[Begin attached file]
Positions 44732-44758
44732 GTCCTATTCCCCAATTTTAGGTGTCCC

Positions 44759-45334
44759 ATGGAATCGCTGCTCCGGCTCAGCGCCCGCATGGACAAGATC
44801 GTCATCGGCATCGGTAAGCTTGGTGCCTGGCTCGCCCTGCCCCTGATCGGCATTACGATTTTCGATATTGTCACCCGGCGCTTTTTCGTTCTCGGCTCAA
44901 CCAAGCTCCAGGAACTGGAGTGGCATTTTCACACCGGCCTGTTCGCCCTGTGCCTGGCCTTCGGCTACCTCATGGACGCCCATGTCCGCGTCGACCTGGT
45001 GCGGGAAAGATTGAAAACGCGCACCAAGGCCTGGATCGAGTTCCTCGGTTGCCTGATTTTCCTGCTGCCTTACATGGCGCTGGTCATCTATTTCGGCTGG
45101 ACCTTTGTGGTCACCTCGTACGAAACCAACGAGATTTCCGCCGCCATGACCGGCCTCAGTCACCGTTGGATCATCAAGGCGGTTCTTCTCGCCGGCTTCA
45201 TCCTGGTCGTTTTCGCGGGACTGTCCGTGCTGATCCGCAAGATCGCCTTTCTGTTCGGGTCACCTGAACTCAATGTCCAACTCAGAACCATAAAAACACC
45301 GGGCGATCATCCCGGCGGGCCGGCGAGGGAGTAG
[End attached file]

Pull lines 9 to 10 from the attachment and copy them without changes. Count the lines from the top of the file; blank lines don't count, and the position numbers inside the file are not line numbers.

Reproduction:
45201 TCCTGGTCGTTTTCGCGGGACTGTCCGTGCTGATCCGCAAGATCGCCTTTCTGTTCGGGTCACCTGAACTCAATGTCCAACTCAGAACCATAAAAACACC
45301 GGGCGATCATCCCGGCGGGCCGGCGAGGGAGTAG